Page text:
MINNEAPOLIS (WCCO) — Two 23-year-olds managed to avoid a potentially deadly situation when their kayak overturned on the Mississippi River over the weekend.
The Stearns County Sheriff’s Office said the two were near the Sauk Rapids bridge when their kayak overturned at about 11:30 a.m. Sunday. One of them managed to swim toward the shore. The other became stuck in a hydraulic whirlpool and was pulled under the surface of the water several times.
“I just like being outside on the water, it’s peaceful, calming, ” Leo Johnsen said.
Johnsen and his girlfriend, Anna Rosburg, decided to spend their Sunday on the mighty Mississippi River.
“We kayak quite a bit and it’s definitely one of my favorite hobbies,” he said.
But his latest trip downstream nearly cost him his life. Johnsen said the river felt a bit faster and higher than usual, but it wasn’t until he hit a choppy spot beneath the 9th Avenue Bridge that he realized he was in trouble.
“I just went into it and I actually floated there for a second because it churned so fast. You sit there in that spot and then it sucked me in,” he said.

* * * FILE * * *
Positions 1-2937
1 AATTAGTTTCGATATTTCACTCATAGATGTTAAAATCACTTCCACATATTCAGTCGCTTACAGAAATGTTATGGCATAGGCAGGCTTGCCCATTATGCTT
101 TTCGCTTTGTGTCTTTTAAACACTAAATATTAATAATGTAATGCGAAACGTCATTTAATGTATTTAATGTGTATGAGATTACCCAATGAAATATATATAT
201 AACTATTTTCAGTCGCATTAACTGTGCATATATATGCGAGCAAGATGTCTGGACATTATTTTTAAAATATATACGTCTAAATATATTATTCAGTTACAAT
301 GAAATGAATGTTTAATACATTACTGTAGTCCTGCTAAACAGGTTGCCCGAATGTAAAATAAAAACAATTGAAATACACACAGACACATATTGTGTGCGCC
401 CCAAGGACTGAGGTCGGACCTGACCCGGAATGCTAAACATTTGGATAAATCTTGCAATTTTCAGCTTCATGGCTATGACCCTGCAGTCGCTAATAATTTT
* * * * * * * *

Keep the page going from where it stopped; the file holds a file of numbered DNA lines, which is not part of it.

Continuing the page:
Johnsen was trapped in a hydraulic whirlpool, somersaulting underwater.
“A couple seconds maybe that I’d surface, gasp for air, and then it would suck me back under then start spinning again,” he said. “I did some research on hydraulics and it said that when you relax it’s kind of your best bet at getting out and I did relax, but that’s because I was kind of losing consciousness and I didn’t have any more strength to keep swimming. So I think when I relaxed it kind of just, it spit me out.”
Kayakers nearby who saw it happen pulled an exhausted Johnsen ashore. His girlfriend, who was also tipped out of her kayak, saw him go underwater but floated so far down river she never saw him get rescued.
“I actually think the experience was more traumatic for her because she watched as I was drowning and she couldn’t do anything because she was floating down the river,” he said.
Johnsen would later flag down a driver to help him get to the hospital. He said law enforcement eventually found his girlfriend, who was walking along the river to get help.
The brush with death made Johnsen realize how important it is for kayakers, or anyone traveling down river, to scout their route.
“I had been through there many times, I just hadn’t hit that exact spot. And it doesn’t matter if you’re experienced or you’re familiar with the area, it’s still important to look and know what you’re going into,” he said. “Just going ahead and seeing what’s coming, seeing what you’re getting into because the water levels change, the speed of the river can change, and it can change daily.”